Leading the first run leg.

Wondering if I should ease up or push on I went for the latter, reckoning that maximising any gap during the run would help mitigate the inevitable losses during the bike leg. Mile 4 was a 5:27 and felt easy (The nice tailwind undoubtedly helped). A 5:38 fifth mile and a 5:46 sixth mile meant that I ran a 35:12 opening 10K leg. This was over a minute quicker than last year and gave me around half a minute over the second placed runner as I went into transition and found my bike.

Leading the first run leg.

The helmet on went okay, as did unracking the bike and taking it to the transition exit. That’s when the race began to unravel. I’d opted to attach the bike shoes to the pedals with the tried and tested elastic band trick. As I mounted the bike and slowly got up to speed I was able to get the left foot in the shoe and snap the elastic band. The right foot though would not go into the shoe. Firstly I went slowly trying to get the foot in the shoe. Then realising that I was losing loads of time I decided to get up to speed and then try and perform the operation at 25mph. This quickly proved to be impossible and impossibly dangerous as I was coming up behind slower riders taking part in the sprint race and being passed by quick riders also in the sprint race.

By the time I reached the exit of turn three and began the gentle uphill drag to the pits, I knew the only thing to do would be to stop and get the shoe on. I pulled over to the outside of the track, propped the bike against the wall, removed the shoe from the pedal (Not a totally straightforward procedure under pressure) and fixed the issue with the shoe – which was caused by the velcro fastening getting wedged inside the shoe when I’d tried to force my foot in.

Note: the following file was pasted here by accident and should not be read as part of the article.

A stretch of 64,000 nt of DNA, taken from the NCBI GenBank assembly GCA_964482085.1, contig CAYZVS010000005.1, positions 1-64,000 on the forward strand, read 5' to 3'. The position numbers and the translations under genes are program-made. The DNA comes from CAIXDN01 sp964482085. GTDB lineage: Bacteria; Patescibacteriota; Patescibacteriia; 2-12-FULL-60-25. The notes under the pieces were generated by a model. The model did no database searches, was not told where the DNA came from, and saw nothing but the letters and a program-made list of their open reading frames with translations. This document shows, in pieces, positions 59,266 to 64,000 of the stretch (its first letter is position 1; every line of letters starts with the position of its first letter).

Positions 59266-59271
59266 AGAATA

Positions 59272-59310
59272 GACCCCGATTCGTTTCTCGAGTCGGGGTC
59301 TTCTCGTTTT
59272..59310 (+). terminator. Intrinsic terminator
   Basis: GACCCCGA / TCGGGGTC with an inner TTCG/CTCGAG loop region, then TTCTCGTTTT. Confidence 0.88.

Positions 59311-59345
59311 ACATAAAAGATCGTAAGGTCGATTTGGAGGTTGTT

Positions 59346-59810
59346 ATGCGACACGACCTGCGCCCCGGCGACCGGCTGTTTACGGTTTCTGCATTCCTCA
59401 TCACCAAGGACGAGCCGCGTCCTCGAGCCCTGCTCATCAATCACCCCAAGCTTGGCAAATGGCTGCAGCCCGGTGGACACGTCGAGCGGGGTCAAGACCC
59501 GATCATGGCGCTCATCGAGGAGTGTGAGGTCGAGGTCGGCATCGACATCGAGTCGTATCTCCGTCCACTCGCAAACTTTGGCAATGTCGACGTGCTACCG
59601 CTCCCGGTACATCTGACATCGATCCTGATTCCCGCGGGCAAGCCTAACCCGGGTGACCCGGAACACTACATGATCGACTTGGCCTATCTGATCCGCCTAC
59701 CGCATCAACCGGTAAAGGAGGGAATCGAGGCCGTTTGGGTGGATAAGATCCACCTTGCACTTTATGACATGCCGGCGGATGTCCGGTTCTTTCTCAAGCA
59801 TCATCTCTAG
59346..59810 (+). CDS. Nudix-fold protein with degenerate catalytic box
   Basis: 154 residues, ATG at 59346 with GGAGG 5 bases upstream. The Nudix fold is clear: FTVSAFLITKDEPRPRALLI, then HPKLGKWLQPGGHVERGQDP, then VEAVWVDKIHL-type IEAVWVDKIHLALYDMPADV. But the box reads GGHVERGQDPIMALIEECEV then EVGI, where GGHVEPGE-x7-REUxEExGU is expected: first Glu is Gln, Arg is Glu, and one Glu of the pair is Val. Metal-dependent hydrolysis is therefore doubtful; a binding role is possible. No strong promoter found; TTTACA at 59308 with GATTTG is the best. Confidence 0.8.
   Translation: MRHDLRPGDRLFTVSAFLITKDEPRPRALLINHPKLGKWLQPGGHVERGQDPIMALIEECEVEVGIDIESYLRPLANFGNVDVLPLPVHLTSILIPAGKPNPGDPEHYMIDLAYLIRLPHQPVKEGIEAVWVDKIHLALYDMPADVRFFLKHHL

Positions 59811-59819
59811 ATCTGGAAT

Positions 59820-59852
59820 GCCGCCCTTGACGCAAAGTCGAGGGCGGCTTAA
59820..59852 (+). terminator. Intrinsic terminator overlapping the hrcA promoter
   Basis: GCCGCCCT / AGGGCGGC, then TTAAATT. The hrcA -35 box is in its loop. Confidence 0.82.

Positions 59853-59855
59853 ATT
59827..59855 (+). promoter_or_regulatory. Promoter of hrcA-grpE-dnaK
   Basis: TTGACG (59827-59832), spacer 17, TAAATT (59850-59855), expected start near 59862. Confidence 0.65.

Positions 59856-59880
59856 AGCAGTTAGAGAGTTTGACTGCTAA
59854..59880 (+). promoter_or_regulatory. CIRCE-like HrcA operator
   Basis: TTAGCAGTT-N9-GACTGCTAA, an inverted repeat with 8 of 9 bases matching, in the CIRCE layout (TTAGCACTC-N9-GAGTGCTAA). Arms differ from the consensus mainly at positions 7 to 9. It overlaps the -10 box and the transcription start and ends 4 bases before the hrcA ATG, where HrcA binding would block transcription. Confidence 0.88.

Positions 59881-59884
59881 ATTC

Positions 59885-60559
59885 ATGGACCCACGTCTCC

Shoe on foot and back on bike and riding I lost probably only around 20 seconds but all momentum and first position had been lost. I spent the next hour or so riding not particularly well. The conditions were not as windy as last year, but the wind was just strong enough on the uphill run back to the pits to be quite demoralising. I found myself simply unable to push myself as hard as I’d done the year before. It may have been because I’d gone off too hard in the run, I think it was also a case of just not being willing on the day to put in a do or die effort, and being disappointed in not having my disc wheel available to me, which in the conditions would have been a big benefit.

The bike leg of the Rockingham Duathlon.

I was pretty sure I’d lost the lead, but had no idea of who or where the leader was, nor who was also possibly behind or ahead of me, given the unique multiple lap configuration of the Rockingham Oval race. I made sure I counted the right number of laps by not trying to count the number of laps and instead going by distance, knowing that when the Garmin clocked 23 miles it was time to come into the pits. This did work; I know that for others, once again, they under counted or over counted the number of laps they rode. I think if I am going to do this event again, they need a system in place to help people know when they’ve ridden enough.

The bike leg of the Rockingham Duathlon.